Journal of the Institute of Brewing, Volume 66, 1960, page 497.

He means Carslberg and Tuborg by "Both large Copenhagen breweries". And I see they had closed fermenters. What do they have today? Well nothing because both breweries have closed. Wherever Carlsberg and Tuborg are brewed now, I'm sure it's in conical fermenters.

That's quite different from attemperators in British breweries. Those were a network of small diameter pipes. I would try to describe it in more detail, but It's easier to just show you a photo:


The CO2 being collected was presumably used to carbonate beer. Or soft drinks.

Finally something on yeast:

"One brewery was still using the original Hansen propagators the prototype of which was designed in 1883. Yeast was removed for further build-up about once a week, and the inherent soundness of the method was apparent from the fact that over 300 samples of pitching yeast could usually be obtained from the initial pure culture before deterioration took place.

Yeast washing was widely practised, a modern variation being to sieve the yeast direct from the floor of the fermenting vessel after racking, using a vibrating mesh screen to retain the scum and allow the cleansed yeast to pass through. Smaller breweries re-used the yeast about 12 times, but the larger concerns had more rigorous infection limits; they were able to detect the presence of one cell of Pediococcus in 0-5 g. of pressed yeast and re-pitched only about 6 times. It was interesting to note that Pediococcus was the infecting organism most feared by Continental brewers; lactic rods were rarely encountered."
Journal of the Institute of Brewing, Volume 66, 1960, page 497.

That's impressive still having a Hansen-style yeast propagator in use almost a century after it was designed. Though there are other bits of kit that have hung around for a long time. A Steel's masher is a good example. That was invented in 1853 and is still in use at many British breweries.

The implication is that British brewers most feared lactobacillus. I wonder why it wasn't common in Danish breweries?

Next time the real fun starts when we get to lagering.

Thursday, 25 September 2014

Danish brewing in 1960 - boiling and cooling

We're back with the article on Danish and German brewing in the Journal of the Institute of Brewing. Clearly I find it fascinating because it's all about Lager.

First we have boiling. A truly fascinating topic.

"Wort boiling was usually for 75 min. open and 60 min. under pressure with the propeller on, the coppers being heated by a central high-pressure steam dome and an annular low pressure zone. Hops were added in two batches — at the start of the boil and after pressure had been reduced — in amounts calculated to keep the final isohumulone content of the finished beer constant. Hop rates varied from 5-8 oz. per brl. for Pilsner to 11 oz. for 1080° beer. Hot-break nitration was carried out in a modified mash filter and adjustment to gravity was made in the filtered-wort receiver; cooling to 46° F. was in stainless steel plate coolers with a final brine section. The cold wort was aerated to 5 ml. of dissolved oxygen per litre, and oxygen content was checked in the laboratory by a method involving polarization of a falling mercury electrode, coupled to give a direct galvanometer reading in ml. of oxygen per litre."
Journal of the Institute of Brewing, Volume 66, 1960, page 496.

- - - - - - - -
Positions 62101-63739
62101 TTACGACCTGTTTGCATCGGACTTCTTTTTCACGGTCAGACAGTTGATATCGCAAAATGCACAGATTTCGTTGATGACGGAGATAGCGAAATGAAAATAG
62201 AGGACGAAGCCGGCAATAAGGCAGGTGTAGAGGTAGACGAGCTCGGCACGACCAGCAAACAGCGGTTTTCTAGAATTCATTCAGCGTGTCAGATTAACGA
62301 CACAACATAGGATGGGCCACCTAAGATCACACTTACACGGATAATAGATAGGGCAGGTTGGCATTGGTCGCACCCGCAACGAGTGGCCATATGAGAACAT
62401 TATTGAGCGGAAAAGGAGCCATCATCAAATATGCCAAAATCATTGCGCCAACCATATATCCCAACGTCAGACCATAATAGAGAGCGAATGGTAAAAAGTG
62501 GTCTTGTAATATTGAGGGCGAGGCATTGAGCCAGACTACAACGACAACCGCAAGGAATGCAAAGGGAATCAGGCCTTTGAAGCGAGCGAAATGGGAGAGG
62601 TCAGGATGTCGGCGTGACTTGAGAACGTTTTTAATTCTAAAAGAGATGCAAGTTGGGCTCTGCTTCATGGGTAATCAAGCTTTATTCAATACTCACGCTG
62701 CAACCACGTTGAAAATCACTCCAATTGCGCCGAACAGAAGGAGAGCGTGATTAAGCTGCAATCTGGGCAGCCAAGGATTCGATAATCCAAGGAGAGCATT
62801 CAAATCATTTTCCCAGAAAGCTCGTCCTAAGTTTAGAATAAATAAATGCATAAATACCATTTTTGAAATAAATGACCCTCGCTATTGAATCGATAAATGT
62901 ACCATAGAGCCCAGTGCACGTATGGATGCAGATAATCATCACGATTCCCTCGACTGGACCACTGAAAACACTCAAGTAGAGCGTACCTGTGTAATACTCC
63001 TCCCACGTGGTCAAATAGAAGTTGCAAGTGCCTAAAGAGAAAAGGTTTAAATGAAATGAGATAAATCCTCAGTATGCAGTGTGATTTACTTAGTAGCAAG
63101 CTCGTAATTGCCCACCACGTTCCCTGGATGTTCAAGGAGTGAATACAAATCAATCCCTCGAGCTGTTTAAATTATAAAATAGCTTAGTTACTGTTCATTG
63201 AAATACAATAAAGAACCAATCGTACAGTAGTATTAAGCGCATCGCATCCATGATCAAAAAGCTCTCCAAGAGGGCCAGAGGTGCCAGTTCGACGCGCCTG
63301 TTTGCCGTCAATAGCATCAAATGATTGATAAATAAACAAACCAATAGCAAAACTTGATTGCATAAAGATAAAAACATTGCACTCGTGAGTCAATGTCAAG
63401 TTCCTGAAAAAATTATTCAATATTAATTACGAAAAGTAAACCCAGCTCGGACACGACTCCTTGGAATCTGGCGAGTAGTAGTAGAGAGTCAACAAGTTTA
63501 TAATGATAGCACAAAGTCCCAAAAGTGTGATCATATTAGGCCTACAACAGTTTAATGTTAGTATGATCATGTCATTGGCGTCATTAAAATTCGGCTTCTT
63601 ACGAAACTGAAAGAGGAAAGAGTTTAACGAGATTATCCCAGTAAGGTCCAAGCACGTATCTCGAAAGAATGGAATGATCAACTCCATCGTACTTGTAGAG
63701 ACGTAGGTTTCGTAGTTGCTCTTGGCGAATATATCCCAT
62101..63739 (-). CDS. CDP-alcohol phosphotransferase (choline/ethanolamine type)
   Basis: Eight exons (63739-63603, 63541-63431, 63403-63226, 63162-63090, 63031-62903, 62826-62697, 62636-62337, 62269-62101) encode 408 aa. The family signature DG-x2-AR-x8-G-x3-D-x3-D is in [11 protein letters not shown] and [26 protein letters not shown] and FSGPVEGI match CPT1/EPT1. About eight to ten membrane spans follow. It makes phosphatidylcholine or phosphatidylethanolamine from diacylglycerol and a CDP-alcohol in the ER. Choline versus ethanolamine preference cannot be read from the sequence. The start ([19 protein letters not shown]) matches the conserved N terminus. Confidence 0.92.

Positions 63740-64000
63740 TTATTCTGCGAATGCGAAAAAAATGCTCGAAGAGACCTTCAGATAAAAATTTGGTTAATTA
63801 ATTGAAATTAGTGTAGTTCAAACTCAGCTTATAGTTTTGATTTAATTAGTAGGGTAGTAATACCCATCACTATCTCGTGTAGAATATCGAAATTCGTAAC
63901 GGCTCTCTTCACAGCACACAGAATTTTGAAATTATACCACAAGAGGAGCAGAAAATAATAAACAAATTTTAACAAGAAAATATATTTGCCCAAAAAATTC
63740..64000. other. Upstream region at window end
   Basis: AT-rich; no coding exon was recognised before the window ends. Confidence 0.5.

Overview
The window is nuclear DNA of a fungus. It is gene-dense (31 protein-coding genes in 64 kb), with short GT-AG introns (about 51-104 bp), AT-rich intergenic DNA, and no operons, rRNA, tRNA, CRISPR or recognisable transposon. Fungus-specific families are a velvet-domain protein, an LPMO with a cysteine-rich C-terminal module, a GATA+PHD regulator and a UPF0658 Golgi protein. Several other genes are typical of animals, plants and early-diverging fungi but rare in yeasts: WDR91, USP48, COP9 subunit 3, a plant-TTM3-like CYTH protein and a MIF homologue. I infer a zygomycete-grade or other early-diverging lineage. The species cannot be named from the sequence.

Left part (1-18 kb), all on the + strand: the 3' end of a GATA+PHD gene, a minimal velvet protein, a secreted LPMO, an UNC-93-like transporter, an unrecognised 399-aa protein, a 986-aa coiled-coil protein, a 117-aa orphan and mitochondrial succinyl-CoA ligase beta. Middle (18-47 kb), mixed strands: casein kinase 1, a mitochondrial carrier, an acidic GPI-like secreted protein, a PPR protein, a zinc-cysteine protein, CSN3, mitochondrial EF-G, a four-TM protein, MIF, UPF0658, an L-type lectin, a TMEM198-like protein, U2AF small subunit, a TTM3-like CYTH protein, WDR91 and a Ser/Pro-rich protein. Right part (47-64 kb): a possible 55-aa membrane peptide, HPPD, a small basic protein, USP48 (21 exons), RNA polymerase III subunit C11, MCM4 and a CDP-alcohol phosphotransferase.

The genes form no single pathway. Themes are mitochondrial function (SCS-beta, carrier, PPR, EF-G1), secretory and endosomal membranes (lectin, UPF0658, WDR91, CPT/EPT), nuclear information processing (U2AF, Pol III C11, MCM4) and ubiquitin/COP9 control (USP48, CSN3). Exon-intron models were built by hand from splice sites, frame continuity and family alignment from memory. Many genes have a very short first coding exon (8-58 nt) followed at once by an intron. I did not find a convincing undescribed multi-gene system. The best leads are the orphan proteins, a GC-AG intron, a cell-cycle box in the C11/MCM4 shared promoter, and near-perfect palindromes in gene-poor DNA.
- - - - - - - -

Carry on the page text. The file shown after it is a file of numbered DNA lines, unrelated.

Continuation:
Not sure I completely understand that. Pretty sure I've never come across a British brewer that boiled both open and closed for the same beer. I certainly wouldn't have expected a brewery whose main products were Pale Lagers to boil under pressure as that can add colour to the wort. It's also a very long boil - 2.25 hours in total. You can see in the tables below that it's much longer than Whitbread's Ales were boiled - the longest is 75 minutes. Though the two-hour boil time of Barclay Perkins' Lagers is much closer.

Those hopping rates are pretty low. Whitbread's Mild and Brown Ale, though much weaker, were hopped at the top end of the Danish Pilsner range. Even Harp Lager was in a similar range, and Barclay Perkins' other Lagers were much more heavily hopped.

Whitbread Ales in 1960
Beer Style OG FG ABV App. Atten-uation lbs hops/ qtr hops oz/brl boil time (hours) boil time (hours) Pitch temp length of fermentation (days)
Best Ale Mild 1030.6 1010.0 2.73 67.32% 5.67 11.14 1 1 64º 7
FB Brown Ale 1033.8 1008.5 3.35 74.85% 5.45 11.68 1 0.75 64º 6
KKKK Strong Ale 1051.8 1016.0 4.74 69.11% 7.50 24.88 1 1.25 62º 7
PA Pale Ale 1038.4 1012.0 3.49 68.75% 5.89 14.60 1.08 1 62º 6
WPA Pale Ale 1035.5 1008.0 3.64 77.46% 8.63 19.97 1.25 1.25 64º 6
Source:
Whitbread brewing record held at the London Metropolitan Archives, document number LMA/4453/D/01/127.

Barclay Perkins Lager in 1962
Beer Style OG FG ABV App. Attenuation lbs hops/ qtr hops oz/brl boil time (hours) Pitch temp max. fermentation temp length of fermentation (days)
Export Export 1045.5 1007.7 5.00 83.08% 4.51 11.84 2 45.5º 49.5º 14
Harp Lager Lager 1035.1 1008.6 3.51 75.50% 3.93 8.40 2 45º 47º 8
Sparkling Beer Lager 1045.5 1010.0 4.70 78.02% 4.49 12.38 2 45º 49º 15
Source:
Barclay Perkins brewing record held at the London Metropolitan Archives, document number ACC/2305/08/276.
 

As for the hop additions, when exactly was the second one? The only explanation that makes sense is that they boiled first under pressure, then open. Otherwise when would the pressure drop? It certainly doesn't sound as if there were any aroma additions.

Now some other strange brewing techniques:

"Brewing procedure in other Danish breweries visited generally resembled that described above, but a common liquor treatment was to soften with lime in the cold and add gypsum to the grist. One large brewery had cut down the saccharification rest (Table I) to 20 min.; a 70-Qr. mash was filtered in lauter tuns, and a speed comparable to the mash filter was achieved by using 4 small tuns together, alternating, since 1956, with a single huge tun of 28 ft. diam. Hot sludge filtration was frequently required after the hop strainer, and a vibrating mesh screen was employed in one case and a centrifuge in another; the typical German open coolship was encountered only once."